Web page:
Wildlife & Biodiversity

No more deaths recorded after bird flu outbreak: monitoring committee report

The committee was appointed to oversee disease control after over 70 birds died in Delhi and Gwalior zoos

By DTE Staff
Last Updated: Wednesday 02 November 2016 | 05:51:14 AM

Pelicans at the Delhi zoo (Koshy Koshy/Flickr)

The monitoring committee appointed to oversee the outbreak of Avian Influenza in New Delhi and Gwalior has submitted its report to the Ministry of Environment, Forests and Climate Change.

The committee has observed in all three contaminated spots—National Zoological Park and Deer Park in New Delhi and the Gwalior zoo. Activities of other birds appear to be normal, the committee said.

Constituted on October 22 after deaths due to avian influenza or bird flu were reported, the committee comprises member secretary of Central Zoo Authority as the chairman, director of the National Zoological Park as the member convenor and the deputy inspector general of Forest (Wildlife) as the Member, was constituted on October 22.

The committee also informed the ministry of the action taken to prevent any further spread of the virus. While surveillance continues in the zoos, bio-security measures being strictly enforced. Disinfection by spraying anti-virus and other solutions is being undertaken regularly. Meanwhile, five samples from Gwalior zoo have been sent to Bhopal for examination.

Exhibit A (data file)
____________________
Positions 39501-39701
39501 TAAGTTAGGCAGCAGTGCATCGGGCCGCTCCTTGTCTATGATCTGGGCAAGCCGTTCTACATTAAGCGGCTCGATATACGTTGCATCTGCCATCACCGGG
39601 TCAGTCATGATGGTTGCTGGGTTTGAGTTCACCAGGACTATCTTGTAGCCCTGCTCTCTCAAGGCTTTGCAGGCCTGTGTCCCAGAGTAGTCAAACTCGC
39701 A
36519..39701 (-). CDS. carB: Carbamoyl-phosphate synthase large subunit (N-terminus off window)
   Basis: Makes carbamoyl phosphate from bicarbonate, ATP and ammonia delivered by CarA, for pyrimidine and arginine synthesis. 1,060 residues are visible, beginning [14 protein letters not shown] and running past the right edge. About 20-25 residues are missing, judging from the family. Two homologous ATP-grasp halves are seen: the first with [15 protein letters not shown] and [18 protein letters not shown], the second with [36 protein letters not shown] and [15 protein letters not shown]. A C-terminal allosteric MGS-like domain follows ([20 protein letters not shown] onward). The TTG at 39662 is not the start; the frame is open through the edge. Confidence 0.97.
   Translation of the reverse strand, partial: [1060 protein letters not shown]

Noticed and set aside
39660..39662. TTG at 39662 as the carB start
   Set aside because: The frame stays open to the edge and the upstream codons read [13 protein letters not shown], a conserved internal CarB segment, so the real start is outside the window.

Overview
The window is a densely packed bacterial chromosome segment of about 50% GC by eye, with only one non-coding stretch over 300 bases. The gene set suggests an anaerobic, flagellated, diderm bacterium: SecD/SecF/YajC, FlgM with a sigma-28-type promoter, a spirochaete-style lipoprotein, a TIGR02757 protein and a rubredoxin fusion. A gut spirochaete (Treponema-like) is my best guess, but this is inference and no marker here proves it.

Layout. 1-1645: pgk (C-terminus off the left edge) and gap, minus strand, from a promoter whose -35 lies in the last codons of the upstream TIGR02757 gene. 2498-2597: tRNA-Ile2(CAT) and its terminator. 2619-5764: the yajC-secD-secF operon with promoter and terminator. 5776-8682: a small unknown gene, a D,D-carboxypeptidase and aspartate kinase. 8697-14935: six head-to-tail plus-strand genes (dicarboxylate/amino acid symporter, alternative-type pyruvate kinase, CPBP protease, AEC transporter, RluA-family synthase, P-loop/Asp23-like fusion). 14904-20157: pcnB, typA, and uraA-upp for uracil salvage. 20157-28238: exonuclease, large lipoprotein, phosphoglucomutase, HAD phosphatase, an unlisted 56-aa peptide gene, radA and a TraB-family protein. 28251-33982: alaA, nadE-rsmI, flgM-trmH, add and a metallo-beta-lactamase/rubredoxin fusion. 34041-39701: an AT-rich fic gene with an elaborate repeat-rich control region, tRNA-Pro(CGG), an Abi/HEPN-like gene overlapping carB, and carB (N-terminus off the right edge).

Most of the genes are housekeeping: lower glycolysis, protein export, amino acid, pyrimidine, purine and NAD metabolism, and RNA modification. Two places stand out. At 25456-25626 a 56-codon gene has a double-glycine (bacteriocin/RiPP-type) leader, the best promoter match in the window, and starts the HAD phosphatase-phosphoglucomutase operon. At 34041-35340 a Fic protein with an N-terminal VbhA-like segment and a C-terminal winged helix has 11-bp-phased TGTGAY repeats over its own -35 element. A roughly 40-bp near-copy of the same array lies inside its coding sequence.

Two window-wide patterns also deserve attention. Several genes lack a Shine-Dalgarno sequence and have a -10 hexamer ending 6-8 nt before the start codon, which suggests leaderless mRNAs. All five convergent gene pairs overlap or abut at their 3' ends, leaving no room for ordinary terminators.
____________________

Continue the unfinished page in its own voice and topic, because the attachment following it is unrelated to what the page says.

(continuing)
The premises have remained closed to visitors while staff has been examined after exposure to the virus, the committee informed.

Earlier, the Centre also issued a health alert to states by listing out precautions to be taken to prevent an outbreak of bird flu.

In October, National Zoological Park was shut down for an indefinite period of time after nine water birds died due to bird flu. By October 24, six more ducks were found dead at the Hauz Khas deer park. Suspected bird flu also wiped out all painted storks at Gwalior zoo. The death toll from this incidence of avian influenza (H5N1) has touched over 70. This outbreak followed only a month after India was declared free from H5N1 on September 5.

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IEP Resources:

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Avian influenza virus exhibits distinct evolutionary dynamics in wild birds and poultry

Contact between bird species of different lifespans can promote the emergence of highly pathogenic avian influenza strains

Location of the epicentre of avian bird flu might determine the rapidity of its spread in India

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